tendant waved the curtain aside and stood
back as if inviting me inside, which was more
or less impossible given the closet-like size
of the cockpit. I did take a step forward and
had to actually stoop to keep from hitting my
head on the ceiling.
plane (which was presumably on autopilot);
the first officer was on the right wearing an
oxygen mask (an FAA requirement anytime
an aircraft ascends over 35,000 feet or so with
passengers aboard); and a third man, the
flight engineer, sat directly in front of me fac-
ing a massive bank of dials and instruments
on my right, not unlike what I pictured the
inside of a space shuttle might look.
500 hours of supersonic flight. We swapped a
few stories. I recalled one dating back many
years. I was piloting a Swearingen Merlin II
twin engine turbo prop from Houston to Okla-
homa City. I was up around 18,000 feet, forty
miles southeast of Dallas-Fort Worth Interna-
tional Airport, when air traffic control came
on the radio and said that if I glanced out the
window I might catch the Concorde taking
off from DFW en route to Washington. Sure
enough, there it was, a white mass of shiny
steal barely visible streaking through the air.
engine wasn't scheduled to be auctioned until
day four, Saturday. I crawled out of bed well be-
fore the bidding began at 3:00 a.m. (9:00 a.m.
London time) and dialed the phone into the
DoveBid conference line. Immediately, I had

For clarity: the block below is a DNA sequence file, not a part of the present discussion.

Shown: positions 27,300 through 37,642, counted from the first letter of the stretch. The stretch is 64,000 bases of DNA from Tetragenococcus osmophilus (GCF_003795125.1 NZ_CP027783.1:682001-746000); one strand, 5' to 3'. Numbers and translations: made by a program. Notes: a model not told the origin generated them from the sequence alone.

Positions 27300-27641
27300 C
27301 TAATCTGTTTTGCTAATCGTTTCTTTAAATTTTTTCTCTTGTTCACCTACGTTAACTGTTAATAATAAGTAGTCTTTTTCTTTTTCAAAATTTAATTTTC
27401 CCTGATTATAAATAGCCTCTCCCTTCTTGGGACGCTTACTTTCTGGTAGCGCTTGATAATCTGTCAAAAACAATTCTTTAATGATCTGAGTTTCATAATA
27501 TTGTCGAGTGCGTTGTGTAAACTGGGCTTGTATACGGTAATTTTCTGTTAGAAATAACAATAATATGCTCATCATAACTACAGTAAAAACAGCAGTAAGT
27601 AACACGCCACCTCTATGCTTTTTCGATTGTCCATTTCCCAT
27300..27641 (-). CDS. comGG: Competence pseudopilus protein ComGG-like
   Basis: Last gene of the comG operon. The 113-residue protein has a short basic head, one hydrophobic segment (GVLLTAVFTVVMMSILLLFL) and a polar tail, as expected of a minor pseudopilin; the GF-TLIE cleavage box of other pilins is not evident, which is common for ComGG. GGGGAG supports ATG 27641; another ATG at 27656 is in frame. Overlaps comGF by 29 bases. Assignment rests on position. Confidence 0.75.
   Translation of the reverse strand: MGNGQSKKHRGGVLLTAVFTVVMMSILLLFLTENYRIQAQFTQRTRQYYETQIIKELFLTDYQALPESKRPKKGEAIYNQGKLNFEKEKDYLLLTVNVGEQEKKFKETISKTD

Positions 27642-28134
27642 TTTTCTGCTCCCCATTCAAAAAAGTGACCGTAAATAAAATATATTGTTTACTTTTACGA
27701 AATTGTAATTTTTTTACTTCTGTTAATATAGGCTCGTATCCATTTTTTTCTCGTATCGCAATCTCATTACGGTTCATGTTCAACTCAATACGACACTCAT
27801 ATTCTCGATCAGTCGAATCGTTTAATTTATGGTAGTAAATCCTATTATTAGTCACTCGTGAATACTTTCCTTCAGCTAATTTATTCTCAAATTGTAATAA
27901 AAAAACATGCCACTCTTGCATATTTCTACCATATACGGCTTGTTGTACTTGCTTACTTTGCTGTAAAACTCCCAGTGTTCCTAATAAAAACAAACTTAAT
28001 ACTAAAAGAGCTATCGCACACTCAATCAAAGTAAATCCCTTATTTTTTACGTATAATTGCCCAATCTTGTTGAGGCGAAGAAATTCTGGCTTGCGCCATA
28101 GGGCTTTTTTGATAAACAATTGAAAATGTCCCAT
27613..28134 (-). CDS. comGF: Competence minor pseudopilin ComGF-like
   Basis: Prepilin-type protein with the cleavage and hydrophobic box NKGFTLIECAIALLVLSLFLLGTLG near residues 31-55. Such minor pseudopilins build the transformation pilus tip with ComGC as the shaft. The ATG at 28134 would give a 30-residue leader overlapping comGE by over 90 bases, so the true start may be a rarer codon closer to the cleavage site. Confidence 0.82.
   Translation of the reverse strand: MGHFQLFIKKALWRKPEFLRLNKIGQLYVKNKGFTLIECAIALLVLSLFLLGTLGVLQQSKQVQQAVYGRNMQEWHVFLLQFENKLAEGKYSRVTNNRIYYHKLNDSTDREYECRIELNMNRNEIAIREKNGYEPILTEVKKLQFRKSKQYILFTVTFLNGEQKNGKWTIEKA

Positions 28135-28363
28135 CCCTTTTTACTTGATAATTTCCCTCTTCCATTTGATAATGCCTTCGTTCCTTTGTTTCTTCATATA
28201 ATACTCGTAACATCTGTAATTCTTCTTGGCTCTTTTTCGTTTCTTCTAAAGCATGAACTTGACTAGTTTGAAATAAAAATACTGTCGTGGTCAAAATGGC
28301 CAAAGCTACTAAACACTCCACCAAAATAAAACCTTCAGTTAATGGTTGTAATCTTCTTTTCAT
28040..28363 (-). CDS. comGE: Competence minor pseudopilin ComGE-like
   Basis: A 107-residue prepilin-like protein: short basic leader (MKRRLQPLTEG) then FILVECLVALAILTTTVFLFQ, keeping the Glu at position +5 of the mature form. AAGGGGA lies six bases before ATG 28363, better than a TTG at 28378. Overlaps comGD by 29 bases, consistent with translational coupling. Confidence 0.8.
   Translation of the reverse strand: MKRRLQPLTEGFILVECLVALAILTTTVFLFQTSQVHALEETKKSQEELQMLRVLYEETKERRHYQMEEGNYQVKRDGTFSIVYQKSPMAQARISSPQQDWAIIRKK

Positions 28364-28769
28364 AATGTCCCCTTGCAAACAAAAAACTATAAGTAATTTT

a speakerphone connection to a room some-
where in London where people, like me, were
unusually eager to spend scads on crates full
of Concorde merchandise.
the screen. I could see next to nothing of con-
sequence--a static world map in pale green
with tiny red dots that represented buyers.
At one point I counted ten buyers from the
U.S.--two in California, one in Utah, me in
Texas, and the remainder spread along the
east coast. I also noticed several bidders in
western Canada and a lone bidder in Japan.
mild British accent that wasn't entirely impos-
sible to understand, he intro'd the first item
and prodded bidders to make an offer.
items: an airspeed indicator (Lot 38), a Jaeger
Mach meter (Lot 46) and, of course, the Rolls
Royce/SNECMA Olympus jet engine (Lot
5620). I sat patiently and waited for my lot
number to be called. I listened. And waited.
I thumbed through the catalog. And waited.
I strained to keep up as a surprisingly quiet
roomful of Concorde parts buyers bid on a
dropnose selector switch, several ice detec-